Hoping to increase the impact he could have on patients’ lives, Patrick Gomez Menzies used a healthcare-focused MBA to switch from academic research to managing innovation at GSK
Since earning his healthcare MBA from the , Patrick Gomez Menzies has landed a coveted role with pharmaceutical giant, GSK (GlaxoSmithKline).
For as long as he can remember, Patrick has been fascinated by the healthcare industry.
“I think healthcare is really the place where you can see the interaction between science, business, and our society,” he reflects.
This interest led Patrick to a bachelor’s degree in the history of biotechnology, before moving into academic research through a graduate degree in biomedical science at the University of California, San Diego.
Alongside his graduate studies, Patrick spent time consulting for pharmaceutical and biotech companies. He was intrigued by the complex challenges that decision-makers at these organizations faced, and wondered how he could move into similar roles.
“I started to realize that most of the people making decisions in those companies had MBAs, not PhDs,” he explains. This revelation sparked his decision to go to business school.
Joining the Research Triangle
When Patrick first considered an MBA, he thought he’d use it to move into life science consulting, and UNC Kenan Flagler offered ample opportunities in this area. The school’s MBA offers a specific healthcare concentration, which matched Patrick’s interests perfectly.
“UNC has top programs across healthcare, in and outside of business, and really creates a collaborative approach to the complex problems that face our industry,” he explains.
The school’s location, at one corner of the ‘Research Triangle’ in North Carolina, was another draw for Patrick. This area encompasses three major research universities, along with several innovative pharma companies like GSK and Endacea-Technology.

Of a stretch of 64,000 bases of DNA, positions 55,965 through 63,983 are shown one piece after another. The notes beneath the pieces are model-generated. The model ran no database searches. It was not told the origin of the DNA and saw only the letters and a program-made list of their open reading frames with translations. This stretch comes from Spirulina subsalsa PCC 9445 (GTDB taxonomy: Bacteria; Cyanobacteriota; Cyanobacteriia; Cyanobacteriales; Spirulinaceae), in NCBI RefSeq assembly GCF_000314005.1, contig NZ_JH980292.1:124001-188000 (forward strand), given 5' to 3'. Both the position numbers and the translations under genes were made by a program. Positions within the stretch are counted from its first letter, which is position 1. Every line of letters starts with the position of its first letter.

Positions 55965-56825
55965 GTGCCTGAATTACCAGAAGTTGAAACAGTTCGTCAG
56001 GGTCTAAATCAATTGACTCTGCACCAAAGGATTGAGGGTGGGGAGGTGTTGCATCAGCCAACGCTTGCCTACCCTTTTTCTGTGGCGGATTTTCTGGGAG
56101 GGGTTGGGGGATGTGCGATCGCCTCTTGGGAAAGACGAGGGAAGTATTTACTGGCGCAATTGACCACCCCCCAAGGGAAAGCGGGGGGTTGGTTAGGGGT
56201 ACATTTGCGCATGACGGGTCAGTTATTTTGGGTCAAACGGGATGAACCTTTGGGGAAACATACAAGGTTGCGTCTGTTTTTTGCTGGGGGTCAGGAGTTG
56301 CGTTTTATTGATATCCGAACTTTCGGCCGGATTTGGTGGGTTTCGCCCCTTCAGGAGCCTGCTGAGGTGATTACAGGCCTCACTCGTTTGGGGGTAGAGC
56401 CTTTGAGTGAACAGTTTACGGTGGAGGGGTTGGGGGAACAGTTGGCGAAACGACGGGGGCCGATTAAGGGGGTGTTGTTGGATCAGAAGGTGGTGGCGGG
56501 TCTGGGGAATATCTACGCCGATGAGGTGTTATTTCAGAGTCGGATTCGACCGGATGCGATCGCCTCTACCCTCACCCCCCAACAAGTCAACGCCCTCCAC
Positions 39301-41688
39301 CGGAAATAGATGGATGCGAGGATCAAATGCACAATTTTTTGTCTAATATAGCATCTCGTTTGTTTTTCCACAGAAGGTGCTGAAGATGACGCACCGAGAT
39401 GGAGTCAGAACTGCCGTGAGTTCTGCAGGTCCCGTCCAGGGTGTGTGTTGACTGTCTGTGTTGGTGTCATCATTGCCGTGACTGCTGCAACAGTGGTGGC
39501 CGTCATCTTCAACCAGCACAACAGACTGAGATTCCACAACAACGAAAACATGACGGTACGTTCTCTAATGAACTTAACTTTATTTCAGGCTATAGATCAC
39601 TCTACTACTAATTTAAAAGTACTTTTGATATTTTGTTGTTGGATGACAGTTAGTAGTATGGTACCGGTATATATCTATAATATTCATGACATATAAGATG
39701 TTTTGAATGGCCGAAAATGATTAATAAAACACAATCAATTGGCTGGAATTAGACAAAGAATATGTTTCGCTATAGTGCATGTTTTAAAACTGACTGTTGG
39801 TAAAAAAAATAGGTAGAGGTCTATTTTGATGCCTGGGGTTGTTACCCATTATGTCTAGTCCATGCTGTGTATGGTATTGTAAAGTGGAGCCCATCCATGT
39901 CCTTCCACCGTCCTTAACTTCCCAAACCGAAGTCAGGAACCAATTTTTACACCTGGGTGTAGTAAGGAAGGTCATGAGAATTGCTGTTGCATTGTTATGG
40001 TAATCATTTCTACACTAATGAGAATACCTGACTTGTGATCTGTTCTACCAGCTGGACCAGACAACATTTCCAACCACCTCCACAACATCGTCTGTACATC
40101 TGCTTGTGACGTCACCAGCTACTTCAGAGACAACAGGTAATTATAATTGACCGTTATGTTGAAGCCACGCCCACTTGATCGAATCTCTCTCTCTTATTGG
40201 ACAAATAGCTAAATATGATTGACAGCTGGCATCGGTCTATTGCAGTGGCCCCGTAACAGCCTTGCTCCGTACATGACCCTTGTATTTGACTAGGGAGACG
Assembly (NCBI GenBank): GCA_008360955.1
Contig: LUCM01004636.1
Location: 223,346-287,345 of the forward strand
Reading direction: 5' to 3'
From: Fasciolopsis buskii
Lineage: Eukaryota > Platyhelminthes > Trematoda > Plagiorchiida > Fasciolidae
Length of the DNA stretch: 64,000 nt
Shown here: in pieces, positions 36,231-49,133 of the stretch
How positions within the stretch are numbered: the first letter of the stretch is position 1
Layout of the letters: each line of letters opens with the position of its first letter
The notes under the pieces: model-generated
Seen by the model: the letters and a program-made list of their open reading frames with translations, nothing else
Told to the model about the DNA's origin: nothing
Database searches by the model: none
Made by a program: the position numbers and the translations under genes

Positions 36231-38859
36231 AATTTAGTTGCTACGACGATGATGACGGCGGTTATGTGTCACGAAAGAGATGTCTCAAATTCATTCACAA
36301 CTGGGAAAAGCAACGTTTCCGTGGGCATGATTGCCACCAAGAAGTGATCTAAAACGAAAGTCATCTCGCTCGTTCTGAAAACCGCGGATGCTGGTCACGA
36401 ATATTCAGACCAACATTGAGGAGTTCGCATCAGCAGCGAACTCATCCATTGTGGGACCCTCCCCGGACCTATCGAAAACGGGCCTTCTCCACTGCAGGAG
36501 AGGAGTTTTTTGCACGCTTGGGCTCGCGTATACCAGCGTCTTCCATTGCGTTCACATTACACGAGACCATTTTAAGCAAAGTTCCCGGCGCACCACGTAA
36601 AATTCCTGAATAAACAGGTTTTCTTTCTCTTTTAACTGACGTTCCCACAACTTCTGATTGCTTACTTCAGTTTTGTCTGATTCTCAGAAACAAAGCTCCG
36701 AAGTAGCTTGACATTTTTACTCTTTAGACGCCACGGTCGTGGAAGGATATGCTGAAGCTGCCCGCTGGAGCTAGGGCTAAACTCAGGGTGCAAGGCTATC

This proximity helped Patrick find plenty of hands-on learning opportunities during his MBA.
He pursued his interest in valuing innovation and startups by undertaking an internship with Cofounders Capital—a local venture capital fund with a UNC Kenan-Flagler alum as a partner.
Another highlight, he says, was participating in UNC Kenan-Flagler’s Student Teams Achieving Results (STAR), a program where student teams develop actionable solutions to solve a complex business problem for a company.
During his consulting project, Patrick and his team worked with GSK to help them re-enter the innovating therapeutic space of oncology.
“They asked for recommendations on what an innovative lean organization in this space would look like,” Patrick explains.
Patrick also had the chance to put this newfound business acumen behind a good cause, when he got involved with UNC Kenan-Flagler’s Nonprofit Board Consultants program. This meant consulting for a local non-profit—the Poe Center for Health Education.
“They’re a non-profit that educates children and parents on healthy living,” Patrick explains. By working with the Poe Center, he saw first-hand the challenges that nonprofits face—and present some solutions.
“We recommended some ways to automate their processes to give them a greater reach in the community,” he recalls.
Developing as a leader